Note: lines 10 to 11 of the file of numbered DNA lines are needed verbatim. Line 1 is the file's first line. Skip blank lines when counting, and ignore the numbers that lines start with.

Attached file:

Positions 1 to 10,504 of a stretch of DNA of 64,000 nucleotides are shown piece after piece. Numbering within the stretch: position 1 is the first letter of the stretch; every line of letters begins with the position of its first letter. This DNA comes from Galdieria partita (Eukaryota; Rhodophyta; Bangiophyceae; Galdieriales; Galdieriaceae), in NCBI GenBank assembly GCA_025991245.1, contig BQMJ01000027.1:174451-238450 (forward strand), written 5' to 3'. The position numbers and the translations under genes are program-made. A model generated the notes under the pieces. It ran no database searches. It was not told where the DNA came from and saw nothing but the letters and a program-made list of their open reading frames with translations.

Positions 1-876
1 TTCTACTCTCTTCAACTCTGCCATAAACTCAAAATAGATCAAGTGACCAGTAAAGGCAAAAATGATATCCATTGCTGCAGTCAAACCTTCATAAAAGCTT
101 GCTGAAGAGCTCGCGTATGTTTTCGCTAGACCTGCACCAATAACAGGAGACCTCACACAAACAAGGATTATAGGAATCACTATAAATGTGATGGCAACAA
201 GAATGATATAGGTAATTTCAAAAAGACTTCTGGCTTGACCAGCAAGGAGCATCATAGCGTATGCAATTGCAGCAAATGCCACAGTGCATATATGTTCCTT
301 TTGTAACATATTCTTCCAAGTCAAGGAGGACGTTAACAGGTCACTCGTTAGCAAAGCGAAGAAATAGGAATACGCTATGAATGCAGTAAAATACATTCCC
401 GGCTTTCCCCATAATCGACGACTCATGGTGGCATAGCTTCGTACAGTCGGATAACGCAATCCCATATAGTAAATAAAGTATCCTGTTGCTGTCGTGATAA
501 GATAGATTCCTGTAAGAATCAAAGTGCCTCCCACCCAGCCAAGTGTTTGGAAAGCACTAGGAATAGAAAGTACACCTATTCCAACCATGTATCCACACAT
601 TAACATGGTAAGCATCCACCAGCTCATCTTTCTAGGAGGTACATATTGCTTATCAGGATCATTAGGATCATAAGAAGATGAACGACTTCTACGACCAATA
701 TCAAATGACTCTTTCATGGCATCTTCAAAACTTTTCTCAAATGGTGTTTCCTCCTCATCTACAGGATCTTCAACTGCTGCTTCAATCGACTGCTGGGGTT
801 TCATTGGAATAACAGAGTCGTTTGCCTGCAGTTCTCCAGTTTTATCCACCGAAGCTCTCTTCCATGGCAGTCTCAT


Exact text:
701 TCAAATGACTCTTTCATGGCATCTTCAAAACTTTTCTCAAATGGTGTTTCCTCCTCATCTACAGGATCTTCAACTGCTGCTTCAATCGACTGCTGGGGTT
801 TCATTGGAATAACAGAGTCGTTTGCCTGCAGTTCTCCAGTTTTATCCACCGAAGCTCTCTTCCATGGCAGTCTCAT